Operating with such assumptions can lead to inherent biases that bleed into the STEM industries and institutions, only further limiting women as they weigh their career prospects. Throughout my career, my technical expertise has often been met with scepticism from male counterparts who would rather see me as a “marketing type” with no real knowledge of the developmental side of things. This is in spite of the fact that most women I know in the space are either programmers themselves or have coding experience; I have personally also completed coding and programming courses.

These archaic barriers still exist across the region today, providing an explanation for the lack of representation not just in tech and blockchain but also in the boardrooms of most industries in Southeast Asia. According to Deloitte, less than one in five board members in Singapore were female in 2021, while Malaysia fared slightly better at 27%.

Stepping up

To combat this, three main actors will have to step up to the plate.

For one, taking a top-down approach by looking to forward-thinking governments to make the first move is key. With so many countries across the region looking to solidify their status as innovative tech hubs, encouraging more participation among women will be critical to a long-term strategy — whether in the form of grants for female-led tech and blockchain projects, or projects that ad- dress the gender imbalance in the sector.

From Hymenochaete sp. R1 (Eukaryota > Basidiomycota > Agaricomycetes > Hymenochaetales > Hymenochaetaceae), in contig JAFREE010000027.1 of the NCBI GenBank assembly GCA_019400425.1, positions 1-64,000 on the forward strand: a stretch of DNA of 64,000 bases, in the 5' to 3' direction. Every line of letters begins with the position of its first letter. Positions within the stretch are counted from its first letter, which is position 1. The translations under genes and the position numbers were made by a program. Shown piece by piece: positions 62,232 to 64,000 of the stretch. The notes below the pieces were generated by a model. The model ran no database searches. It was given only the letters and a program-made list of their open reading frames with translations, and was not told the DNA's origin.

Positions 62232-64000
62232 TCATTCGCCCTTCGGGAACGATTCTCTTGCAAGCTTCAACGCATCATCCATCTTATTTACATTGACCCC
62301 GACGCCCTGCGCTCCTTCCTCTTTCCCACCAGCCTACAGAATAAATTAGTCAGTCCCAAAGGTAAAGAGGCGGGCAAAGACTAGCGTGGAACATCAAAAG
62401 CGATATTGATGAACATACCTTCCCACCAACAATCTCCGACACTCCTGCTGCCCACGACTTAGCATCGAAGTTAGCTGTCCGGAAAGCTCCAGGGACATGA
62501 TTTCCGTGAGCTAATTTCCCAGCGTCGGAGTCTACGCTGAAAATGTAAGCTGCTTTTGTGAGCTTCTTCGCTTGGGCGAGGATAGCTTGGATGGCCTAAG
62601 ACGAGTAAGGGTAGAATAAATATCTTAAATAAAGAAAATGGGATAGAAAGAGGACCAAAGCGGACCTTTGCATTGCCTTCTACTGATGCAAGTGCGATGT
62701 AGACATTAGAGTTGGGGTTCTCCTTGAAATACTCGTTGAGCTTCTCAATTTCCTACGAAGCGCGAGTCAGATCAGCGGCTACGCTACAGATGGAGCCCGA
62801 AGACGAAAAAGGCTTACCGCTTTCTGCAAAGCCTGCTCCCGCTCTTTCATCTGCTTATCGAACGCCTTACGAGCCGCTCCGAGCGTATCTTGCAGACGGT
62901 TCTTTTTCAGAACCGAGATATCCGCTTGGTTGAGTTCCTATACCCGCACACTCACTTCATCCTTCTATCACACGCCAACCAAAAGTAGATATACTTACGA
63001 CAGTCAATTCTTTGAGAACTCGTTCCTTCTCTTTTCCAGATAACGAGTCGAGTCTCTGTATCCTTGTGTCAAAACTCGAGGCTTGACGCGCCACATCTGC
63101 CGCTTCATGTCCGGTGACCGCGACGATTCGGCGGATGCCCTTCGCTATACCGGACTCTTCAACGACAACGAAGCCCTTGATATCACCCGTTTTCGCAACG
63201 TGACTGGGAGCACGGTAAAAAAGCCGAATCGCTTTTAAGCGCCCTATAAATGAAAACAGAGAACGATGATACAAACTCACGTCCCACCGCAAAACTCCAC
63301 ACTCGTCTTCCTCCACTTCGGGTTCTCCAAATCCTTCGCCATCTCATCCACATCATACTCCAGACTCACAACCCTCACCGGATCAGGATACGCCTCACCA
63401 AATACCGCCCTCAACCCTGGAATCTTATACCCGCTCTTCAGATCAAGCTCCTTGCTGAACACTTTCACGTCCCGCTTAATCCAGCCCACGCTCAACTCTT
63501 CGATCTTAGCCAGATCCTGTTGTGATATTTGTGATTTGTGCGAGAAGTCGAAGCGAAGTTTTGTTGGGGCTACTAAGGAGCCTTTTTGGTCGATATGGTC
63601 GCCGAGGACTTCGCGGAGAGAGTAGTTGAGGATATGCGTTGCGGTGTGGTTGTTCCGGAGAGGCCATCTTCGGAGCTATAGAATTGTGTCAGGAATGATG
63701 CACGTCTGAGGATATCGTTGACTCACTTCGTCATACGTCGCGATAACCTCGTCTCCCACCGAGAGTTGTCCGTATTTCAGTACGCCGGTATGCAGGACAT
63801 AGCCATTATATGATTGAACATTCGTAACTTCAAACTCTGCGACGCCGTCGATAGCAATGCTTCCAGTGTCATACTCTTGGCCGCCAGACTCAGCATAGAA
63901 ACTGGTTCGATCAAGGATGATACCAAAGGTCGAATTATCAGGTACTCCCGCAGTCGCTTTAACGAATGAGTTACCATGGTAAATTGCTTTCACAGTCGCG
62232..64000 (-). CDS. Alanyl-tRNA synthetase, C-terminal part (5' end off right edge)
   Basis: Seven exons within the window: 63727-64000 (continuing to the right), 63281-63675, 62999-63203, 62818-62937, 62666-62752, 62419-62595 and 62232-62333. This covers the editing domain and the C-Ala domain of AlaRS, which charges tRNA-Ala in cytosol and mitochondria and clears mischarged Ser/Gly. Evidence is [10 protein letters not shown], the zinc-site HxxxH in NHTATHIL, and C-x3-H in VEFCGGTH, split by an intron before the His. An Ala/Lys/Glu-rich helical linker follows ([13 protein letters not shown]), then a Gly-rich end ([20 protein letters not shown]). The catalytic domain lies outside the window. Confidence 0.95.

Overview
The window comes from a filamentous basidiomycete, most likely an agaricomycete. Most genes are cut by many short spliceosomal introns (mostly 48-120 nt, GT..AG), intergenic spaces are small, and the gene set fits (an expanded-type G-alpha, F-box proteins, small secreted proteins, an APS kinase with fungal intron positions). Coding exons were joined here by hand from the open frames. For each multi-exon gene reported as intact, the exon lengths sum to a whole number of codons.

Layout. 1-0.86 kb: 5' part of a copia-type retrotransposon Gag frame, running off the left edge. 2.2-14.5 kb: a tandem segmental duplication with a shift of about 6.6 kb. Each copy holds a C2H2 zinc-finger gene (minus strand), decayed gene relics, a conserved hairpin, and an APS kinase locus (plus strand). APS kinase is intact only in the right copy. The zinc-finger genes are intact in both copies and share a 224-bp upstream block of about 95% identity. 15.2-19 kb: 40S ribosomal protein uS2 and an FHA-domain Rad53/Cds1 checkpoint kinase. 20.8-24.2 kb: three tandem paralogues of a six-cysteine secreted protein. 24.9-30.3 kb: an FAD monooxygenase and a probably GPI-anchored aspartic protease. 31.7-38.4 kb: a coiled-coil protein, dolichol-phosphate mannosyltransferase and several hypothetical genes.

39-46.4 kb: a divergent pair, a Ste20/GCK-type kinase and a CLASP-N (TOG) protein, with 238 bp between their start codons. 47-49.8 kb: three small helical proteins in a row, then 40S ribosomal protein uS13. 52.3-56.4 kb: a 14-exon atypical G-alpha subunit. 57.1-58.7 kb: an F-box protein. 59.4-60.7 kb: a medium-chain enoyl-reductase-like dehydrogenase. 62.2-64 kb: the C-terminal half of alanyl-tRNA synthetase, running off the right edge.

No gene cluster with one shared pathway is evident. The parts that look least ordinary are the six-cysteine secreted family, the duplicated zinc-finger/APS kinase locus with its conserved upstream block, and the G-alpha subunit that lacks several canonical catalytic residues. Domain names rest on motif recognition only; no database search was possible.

From a policy-based level, Singapore is already making critical first steps, with the government having recently announced a White Paper on Women’s Development, which outlines 25 key areas to be implemented in the next 10 years. Whether in terms of childcare schemes or mandates ensuring more equitable board representation, having an actual plan in place that holistically addresses the many barriers limiting women today on a structural and systemic level is a promising step forward.

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Secondly, organisations need to start being honest with themselves — just how inclusive are their policies, and what biases are they operating on? Considering that nearly a third of tech programmes at universities across Southeast Asia still lack any gender diversity initiatives, is it so hard to imagine this disparity? After all, how can we expect women to reach out when we don’t try to meet them halfway?

And if it’s a matter of funding, women, too, are now making waves in this arena. Look at Katie Haun, an ex-Andreessen Horowitz general partner, who raised US$1.5 billion ($2 billion) for her new Web3-focused fund. The debut of Haun Ventures in the public eye also marked the largest debut venture fund ever raised by a solo female founding partner.

Considering the growing importance of environmental, social and governance factors (which includes diversity, equity and inclusion) to institutional investors who are increasing their exposure in the crypto and blockchain industry, crypto investment funds that seek out female-led blockchain companies and projects to invest in stand to benefit both their bottom lines and the communities in which they operate.